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Florida clean energy advocates and solar panel companies were pleasantly surprised when Gov. Ron DeSantis vetoed a highly controversial bill that critics warned would “decimate Florida’s growing rooftop solar industry.”
Solar Tec Elec, a solar panel installation company in Florida, tweeted Thursday of Wednesday’s veto: “Excellent news for FL! WIN WIN WIN!”
“A huge victory that will help to grow and maintain our solar industry as we move forward in this new era of clean energy,” the tweet says.
The Conservative Energy Network released a written statement saying that the vetoed bill, HB 741, would have “gutted rooftop solar net metering and raised power bills for Florida families and businesses.”
“Net metering gives Floridians access to clean, affordable energy and provides an element of choice and competition in the energy market. The practice reduces strain on the grid and diversifies energy sources, benefiting all energy consumers, not only those with rooftop solar,” the network’s Tyler Duvelius said in a written statement.
Florida Solar Energy Industry Association (FlaSEIA), which opposed the bill, explains in an advocacy guide posted to their website that net metering “provides a credit for excess energy that is sent to the grid, which a solar customer can use to offset their usage later in the day, week, or month.”
Net metering essentially allows consumers to sell excess energy back to the utility company, a bill analysis says.
But the vetoed legislation would have reduced the value of the energy credits over several years, potentially making converting to solar energy less affordable.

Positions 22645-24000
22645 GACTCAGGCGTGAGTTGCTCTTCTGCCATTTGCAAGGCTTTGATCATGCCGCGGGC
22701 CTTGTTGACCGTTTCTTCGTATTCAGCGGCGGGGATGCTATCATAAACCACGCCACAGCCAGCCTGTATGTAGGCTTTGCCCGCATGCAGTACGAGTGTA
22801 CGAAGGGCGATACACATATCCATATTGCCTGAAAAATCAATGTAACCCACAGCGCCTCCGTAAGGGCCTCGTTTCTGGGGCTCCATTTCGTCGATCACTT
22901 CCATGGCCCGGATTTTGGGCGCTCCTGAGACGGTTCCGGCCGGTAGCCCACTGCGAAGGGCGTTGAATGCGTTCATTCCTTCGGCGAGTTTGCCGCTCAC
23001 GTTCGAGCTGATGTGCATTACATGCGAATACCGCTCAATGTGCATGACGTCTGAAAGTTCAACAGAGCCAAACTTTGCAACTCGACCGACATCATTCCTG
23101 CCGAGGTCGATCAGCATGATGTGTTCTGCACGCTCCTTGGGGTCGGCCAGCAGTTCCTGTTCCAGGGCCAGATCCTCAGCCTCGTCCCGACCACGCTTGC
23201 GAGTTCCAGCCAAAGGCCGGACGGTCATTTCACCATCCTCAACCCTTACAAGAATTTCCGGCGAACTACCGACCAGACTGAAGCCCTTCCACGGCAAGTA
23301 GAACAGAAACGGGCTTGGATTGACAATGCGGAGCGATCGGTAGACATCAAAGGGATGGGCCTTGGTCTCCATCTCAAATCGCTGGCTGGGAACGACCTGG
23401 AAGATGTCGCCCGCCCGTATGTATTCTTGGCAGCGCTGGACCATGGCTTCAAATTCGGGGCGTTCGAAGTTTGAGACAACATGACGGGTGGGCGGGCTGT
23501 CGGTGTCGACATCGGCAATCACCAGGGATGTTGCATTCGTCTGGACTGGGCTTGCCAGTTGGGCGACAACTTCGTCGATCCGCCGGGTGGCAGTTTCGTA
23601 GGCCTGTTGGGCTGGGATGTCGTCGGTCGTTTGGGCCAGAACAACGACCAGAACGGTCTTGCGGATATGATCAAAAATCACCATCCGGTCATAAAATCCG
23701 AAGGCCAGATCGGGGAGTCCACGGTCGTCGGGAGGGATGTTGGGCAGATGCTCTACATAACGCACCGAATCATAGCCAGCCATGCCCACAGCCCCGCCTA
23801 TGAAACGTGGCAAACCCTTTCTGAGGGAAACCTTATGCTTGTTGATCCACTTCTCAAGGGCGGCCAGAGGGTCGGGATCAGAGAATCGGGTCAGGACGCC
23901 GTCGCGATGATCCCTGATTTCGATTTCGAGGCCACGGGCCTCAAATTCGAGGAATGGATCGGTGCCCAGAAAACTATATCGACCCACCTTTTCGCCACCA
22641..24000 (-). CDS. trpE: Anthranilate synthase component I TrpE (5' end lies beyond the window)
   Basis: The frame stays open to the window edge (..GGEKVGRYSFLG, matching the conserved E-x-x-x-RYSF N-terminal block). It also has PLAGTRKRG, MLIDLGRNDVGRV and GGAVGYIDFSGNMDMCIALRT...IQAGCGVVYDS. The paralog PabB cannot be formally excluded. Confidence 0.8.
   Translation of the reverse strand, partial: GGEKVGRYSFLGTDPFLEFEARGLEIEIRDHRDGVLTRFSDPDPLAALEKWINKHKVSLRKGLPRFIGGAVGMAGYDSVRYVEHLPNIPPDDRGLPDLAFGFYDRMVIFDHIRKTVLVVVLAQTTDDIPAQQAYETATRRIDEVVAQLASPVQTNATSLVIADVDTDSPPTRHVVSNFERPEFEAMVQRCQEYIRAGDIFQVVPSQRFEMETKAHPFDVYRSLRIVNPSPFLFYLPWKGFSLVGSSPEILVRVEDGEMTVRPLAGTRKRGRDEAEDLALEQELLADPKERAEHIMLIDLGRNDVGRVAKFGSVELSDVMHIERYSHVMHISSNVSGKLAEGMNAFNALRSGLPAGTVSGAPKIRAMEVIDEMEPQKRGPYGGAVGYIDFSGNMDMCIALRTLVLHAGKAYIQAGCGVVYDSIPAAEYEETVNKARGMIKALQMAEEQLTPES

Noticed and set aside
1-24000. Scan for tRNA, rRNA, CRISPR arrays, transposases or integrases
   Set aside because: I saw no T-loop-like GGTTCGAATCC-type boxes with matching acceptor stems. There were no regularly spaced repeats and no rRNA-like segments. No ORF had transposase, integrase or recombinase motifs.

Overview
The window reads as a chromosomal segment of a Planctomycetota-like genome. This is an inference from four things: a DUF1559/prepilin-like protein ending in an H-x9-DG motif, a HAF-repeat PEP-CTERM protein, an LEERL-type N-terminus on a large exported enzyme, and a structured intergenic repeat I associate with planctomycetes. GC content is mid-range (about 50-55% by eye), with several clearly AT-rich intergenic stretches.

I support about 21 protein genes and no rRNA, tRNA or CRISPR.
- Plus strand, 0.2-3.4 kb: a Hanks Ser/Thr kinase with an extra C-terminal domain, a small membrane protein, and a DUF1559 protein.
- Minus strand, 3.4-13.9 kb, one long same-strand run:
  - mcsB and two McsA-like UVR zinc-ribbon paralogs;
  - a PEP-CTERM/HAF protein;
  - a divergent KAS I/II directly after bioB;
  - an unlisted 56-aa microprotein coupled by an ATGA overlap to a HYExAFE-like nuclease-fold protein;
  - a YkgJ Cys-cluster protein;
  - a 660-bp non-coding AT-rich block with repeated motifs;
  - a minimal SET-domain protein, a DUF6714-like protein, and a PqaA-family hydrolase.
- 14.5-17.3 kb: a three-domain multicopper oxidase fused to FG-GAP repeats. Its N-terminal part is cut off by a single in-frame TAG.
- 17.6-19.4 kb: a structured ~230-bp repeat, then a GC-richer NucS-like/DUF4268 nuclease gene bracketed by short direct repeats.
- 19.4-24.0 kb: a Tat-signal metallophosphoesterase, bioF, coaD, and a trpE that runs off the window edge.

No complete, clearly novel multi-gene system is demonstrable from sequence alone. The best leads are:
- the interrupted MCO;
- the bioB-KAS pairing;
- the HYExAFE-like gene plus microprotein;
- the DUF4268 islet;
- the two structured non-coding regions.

FlaSEIA said that HB 741 “would decimate Florida’s growing rooftop solar industry and result in the loss of thousands of solar jobs.”
The bill drew clean energy advocates to the Capitol during the regular session to speak out against the measure.
In his Wednesday veto message, DeSantis cited inflation for his reasoning.
“Given that the United States is experiencing its worst inflation in 40 years and that consumers have seen steep increases in the price of gas and groceries, as well as escalating bills, the state of Florida should not contribute to the financial crunch that our citizens are experiencing,” he wrote in his veto letter.
A Mason-Dixon survey in February of 625 Florida voters found that 84 percent were in support of Florida’s existing net metering system.
During session, most Democrats and a couple Republican lawmakers voted against the legislation. A handful of Democrats voted in favor.
The Miami Herald reported in December that Florida Power & Light, Florida’s largest utility company, had a heavy hand in drafting the controversial legislation.
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